16
September
2012
|
00:00
Europe/London

Leeds residents asked for their views on council tax support options


People in Leeds are being asked for their views on how Leeds City Council could best provide support when council tax benefit ends next year.

From April 2013, the government has decided that it will end council tax benefit. Instead, the government has said that councils must put in place local council tax support schemes for people who need help with paying their council tax.

To make sure the council puts the right support scheme in place, it is asking Leeds residents to look at the council’s options and share their views. People of working age who currently receive council tax benefit are also being sent surveys to complete.
The amount of money Leeds City Council will get from the government to pay for its new scheme will be about 10 per cent less than it currently receives for council tax benefit. This could see a shortfall in funding of more than £6 million. This will be on top of additional cuts of around £40 million that the council must make across all services due to reduced government funding.
Pensioners who receive council tax benefit will be protected from this change, so this means that the full cost of the reduction in funding will fall on those of working age.

Councillor Keith Wakefield leader of Leeds City Council said:
“We have some really difficult decisions to make as these changes will affect some of the most vulnerable people in our city, and will leave us with even less money to support them. We already have massive savings to make, so this will put even more strain on the money we need to spend on essential services.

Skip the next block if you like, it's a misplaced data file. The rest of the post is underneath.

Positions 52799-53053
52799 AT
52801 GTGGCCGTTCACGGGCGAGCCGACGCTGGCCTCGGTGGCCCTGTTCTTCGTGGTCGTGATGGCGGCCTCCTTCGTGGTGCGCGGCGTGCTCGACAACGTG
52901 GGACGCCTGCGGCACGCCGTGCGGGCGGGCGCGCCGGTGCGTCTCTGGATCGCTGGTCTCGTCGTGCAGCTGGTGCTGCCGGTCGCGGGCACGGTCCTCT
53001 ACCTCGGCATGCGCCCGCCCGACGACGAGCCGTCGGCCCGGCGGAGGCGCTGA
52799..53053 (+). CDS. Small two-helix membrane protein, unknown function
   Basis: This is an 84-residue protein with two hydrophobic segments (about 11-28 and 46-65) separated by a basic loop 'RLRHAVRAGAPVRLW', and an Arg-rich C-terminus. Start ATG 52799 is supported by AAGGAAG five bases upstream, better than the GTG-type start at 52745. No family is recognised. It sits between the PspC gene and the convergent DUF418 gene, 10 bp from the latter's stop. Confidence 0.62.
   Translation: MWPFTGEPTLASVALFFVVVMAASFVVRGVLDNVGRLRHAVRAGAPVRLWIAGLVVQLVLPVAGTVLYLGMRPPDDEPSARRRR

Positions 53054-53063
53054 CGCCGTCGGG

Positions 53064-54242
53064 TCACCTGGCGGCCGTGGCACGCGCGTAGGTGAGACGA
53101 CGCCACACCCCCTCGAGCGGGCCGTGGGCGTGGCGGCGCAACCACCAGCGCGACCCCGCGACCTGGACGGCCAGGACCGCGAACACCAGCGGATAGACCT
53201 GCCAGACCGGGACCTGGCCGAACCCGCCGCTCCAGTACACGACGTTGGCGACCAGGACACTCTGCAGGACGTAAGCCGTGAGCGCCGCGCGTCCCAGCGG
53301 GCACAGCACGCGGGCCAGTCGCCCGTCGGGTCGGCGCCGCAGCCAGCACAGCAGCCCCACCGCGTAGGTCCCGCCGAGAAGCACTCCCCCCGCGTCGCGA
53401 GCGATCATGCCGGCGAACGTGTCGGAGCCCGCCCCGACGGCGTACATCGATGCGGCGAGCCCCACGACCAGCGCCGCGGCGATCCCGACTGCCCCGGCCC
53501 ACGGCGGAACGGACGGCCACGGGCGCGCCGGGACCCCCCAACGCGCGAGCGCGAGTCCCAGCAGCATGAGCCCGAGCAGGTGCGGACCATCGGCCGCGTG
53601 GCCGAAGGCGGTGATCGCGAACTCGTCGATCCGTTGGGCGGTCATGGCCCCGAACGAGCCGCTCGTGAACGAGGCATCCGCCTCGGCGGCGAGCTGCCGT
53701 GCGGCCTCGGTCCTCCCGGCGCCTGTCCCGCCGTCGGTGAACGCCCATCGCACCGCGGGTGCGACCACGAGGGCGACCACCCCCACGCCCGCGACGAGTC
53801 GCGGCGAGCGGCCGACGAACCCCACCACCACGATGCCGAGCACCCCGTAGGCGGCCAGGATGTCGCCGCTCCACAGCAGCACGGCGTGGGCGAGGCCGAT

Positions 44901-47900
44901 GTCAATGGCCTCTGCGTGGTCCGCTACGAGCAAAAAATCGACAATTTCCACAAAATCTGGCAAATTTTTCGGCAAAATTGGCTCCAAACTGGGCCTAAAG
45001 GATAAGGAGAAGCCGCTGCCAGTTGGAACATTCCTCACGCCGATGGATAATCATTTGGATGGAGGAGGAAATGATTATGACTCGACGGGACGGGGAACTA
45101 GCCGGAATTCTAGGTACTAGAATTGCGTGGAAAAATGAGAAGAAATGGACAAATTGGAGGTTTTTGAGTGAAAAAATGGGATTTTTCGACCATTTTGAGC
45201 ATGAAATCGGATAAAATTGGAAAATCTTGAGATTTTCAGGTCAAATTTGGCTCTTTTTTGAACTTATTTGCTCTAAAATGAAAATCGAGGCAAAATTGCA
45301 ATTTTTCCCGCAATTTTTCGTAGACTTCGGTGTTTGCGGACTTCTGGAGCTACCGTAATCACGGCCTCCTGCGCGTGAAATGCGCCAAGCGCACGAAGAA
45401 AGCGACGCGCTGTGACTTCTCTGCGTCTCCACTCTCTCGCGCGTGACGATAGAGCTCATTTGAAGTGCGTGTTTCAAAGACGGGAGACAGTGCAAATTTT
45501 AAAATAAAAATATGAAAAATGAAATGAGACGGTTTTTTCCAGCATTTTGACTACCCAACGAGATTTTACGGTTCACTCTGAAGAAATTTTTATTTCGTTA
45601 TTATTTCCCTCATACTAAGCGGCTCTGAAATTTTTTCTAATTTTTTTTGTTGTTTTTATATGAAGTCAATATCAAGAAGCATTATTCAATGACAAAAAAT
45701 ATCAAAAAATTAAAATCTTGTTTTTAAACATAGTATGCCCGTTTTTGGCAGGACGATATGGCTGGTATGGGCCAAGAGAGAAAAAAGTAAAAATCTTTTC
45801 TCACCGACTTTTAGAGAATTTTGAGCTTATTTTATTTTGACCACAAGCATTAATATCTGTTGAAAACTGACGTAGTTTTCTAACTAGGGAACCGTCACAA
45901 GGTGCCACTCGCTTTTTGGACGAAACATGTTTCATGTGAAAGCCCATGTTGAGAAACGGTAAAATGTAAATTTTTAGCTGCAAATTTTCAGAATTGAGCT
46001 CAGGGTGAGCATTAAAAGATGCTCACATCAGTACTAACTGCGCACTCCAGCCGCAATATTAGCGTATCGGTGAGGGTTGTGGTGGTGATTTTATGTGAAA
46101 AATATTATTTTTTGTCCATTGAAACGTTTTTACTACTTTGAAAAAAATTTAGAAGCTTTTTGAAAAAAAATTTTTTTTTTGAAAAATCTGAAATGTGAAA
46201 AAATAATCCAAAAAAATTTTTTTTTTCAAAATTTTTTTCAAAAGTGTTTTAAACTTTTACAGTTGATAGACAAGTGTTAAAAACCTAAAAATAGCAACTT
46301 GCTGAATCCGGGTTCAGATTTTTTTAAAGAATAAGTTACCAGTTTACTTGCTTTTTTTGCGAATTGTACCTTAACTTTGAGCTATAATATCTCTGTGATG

“This is why we need to know what people in Leeds think about the choices we have to make, so we can make the best decision in these difficult circumstances.”

There are two options under consideration. Option one would see a reduction in council tax support by around 30% - which would mean the council wouldn’t need to use any other money to fund this. This option would mean money would not need to be taken away from other council services.

For option two the council would put extra money into the scheme for the first year to reduce the cuts that people face in their council tax support. This option would limit the cut in support to 10 per cent for most working age claimants, but would mean the council would need to divert money away from other services.

The survey also asks for residents views on charging council tax on empty properties and second homes. As part of the government’s changes it has said councils can decide when to start charging on empty properties, so Leeds City Council would like to know what its residents think about the options available to it. Currently the owners of properties which are empty for a short time, are not charged council tax for either six or 12 months. If the council was able to charge council tax for these properties it would generate extra income at a time when government funding for councils is reducing. The extra income could help to protect council services.

The deadline to reply to the consultation is 8 November 2012. A final decision on the new scheme will be made early in the new year.

As well as completing the surveys people can share their views online at www.leeds.gov.uk/counciltaxconsultation. Help and information about the survey is available by calling 0113 376 0408.

ENDS
For media enquiries, please contact:
Emma Whittell, Leeds City Council press office, on (0113) 2474713
Email: emma.whittell@leeds.gov.uk